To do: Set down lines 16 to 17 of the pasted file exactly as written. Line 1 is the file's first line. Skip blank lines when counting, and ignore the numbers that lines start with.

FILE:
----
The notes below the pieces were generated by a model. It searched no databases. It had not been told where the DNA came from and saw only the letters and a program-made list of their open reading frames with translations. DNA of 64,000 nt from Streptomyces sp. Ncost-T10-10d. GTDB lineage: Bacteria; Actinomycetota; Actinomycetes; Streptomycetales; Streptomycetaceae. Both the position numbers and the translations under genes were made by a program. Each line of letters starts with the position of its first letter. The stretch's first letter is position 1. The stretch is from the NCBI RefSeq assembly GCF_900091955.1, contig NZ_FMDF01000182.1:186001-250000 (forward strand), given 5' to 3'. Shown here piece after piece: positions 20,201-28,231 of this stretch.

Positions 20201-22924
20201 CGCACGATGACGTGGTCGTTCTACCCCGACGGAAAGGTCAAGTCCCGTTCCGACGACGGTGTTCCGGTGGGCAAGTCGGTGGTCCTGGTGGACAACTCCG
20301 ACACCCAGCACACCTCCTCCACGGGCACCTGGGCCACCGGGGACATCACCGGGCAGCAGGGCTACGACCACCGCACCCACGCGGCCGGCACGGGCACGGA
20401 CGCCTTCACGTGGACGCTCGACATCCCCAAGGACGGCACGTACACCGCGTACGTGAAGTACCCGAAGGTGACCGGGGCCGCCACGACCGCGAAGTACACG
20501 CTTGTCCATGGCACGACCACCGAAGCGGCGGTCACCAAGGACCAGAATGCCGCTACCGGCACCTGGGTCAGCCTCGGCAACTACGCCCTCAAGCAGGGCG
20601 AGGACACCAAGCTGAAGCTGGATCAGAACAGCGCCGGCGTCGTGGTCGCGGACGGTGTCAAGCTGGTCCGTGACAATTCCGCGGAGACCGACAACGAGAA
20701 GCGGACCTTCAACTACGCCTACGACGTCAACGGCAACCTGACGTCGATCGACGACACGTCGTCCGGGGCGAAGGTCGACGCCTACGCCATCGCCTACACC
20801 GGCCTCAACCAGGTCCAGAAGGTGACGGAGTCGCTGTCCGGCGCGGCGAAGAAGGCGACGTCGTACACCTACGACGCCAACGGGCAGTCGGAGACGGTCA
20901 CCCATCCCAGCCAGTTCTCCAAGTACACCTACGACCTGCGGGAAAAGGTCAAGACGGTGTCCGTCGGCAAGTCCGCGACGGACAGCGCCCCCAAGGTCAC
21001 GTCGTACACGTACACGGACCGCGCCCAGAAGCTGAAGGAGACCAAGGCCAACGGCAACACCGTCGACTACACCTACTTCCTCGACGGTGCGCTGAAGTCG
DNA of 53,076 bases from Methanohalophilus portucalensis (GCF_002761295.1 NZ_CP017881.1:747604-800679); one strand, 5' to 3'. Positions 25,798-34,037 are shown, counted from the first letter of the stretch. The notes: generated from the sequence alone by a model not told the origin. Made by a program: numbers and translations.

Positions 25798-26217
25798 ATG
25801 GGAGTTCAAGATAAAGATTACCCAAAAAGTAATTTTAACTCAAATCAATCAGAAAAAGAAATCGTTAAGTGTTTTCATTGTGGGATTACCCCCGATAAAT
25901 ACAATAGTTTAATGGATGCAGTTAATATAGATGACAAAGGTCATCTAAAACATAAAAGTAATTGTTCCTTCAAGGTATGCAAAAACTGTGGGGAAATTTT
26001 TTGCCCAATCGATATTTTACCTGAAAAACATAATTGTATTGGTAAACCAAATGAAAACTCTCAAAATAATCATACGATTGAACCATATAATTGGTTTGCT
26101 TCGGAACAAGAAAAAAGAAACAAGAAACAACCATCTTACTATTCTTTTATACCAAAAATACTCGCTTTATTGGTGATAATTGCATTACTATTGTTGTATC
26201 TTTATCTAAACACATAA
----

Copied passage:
25901 ACAATAGTTTAATGGATGCAGTTAATATAGATGACAAAGGTCATCTAAAACATAAAAGTAATTGTTCCTTCAAGGTATGCAAAAACTGTGGGGAAATTTT
26001 TTGCCCAATCGATATTTTACCTGAAAAACATAATTGTATTGGTAAACCAAATGAAAACTCTCAAAATAATCATACGATTGAACCATATAATTGGTTTGCT